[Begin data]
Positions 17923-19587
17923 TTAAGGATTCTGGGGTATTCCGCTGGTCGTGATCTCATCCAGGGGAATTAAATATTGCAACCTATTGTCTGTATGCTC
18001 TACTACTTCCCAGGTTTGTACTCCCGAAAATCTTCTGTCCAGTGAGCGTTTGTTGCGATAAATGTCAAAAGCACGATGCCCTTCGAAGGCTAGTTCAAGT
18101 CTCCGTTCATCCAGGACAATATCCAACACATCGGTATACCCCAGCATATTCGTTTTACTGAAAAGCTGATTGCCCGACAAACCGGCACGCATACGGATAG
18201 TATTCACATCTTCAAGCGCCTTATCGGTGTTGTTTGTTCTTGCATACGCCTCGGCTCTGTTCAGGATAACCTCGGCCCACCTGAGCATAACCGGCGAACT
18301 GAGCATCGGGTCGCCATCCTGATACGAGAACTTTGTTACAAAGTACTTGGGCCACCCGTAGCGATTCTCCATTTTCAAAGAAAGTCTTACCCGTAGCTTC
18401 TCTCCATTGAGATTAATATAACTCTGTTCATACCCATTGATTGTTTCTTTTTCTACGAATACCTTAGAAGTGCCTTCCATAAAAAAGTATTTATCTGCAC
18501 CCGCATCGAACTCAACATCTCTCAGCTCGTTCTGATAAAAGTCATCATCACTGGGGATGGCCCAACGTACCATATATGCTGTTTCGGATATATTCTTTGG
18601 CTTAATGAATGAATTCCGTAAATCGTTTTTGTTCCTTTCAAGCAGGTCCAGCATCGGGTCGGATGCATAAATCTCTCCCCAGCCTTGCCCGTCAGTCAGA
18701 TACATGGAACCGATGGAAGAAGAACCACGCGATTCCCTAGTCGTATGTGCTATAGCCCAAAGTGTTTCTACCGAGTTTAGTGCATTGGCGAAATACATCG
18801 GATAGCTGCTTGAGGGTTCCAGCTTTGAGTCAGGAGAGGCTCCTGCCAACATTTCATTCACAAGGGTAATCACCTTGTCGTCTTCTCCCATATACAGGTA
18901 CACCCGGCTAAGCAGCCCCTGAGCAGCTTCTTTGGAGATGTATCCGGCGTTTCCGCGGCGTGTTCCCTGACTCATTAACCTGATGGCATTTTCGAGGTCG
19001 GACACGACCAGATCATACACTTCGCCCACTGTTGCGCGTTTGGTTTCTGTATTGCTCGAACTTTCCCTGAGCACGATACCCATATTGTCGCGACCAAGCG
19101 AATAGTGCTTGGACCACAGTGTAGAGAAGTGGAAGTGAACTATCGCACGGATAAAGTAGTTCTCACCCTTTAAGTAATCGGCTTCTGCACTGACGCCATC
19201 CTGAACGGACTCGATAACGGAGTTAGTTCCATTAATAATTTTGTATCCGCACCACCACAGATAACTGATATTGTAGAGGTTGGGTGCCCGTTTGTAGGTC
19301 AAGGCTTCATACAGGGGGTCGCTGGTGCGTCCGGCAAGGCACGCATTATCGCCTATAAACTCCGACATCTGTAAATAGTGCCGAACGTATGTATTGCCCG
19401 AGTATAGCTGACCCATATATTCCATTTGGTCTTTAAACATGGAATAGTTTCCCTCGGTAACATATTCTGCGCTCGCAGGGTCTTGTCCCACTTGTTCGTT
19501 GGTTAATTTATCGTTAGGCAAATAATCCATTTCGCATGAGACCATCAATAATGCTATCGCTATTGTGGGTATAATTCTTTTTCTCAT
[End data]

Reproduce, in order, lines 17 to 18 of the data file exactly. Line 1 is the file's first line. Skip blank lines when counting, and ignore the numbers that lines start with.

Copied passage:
19401 AGTATAGCTGACCCATATATTCCATTTGGTCTTTAAACATGGAATAGTTTCCCTCGGTAACATATTCTGCGCTCGCAGGGTCTTGTCCCACTTGTTCGTT
19501 GGTTAATTTATCGTTAGGCAAATAATCCATTTCGCATGAGACCATCAATAATGCTATCGCTATTGTGGGTATAATTCTTTTTCTCAT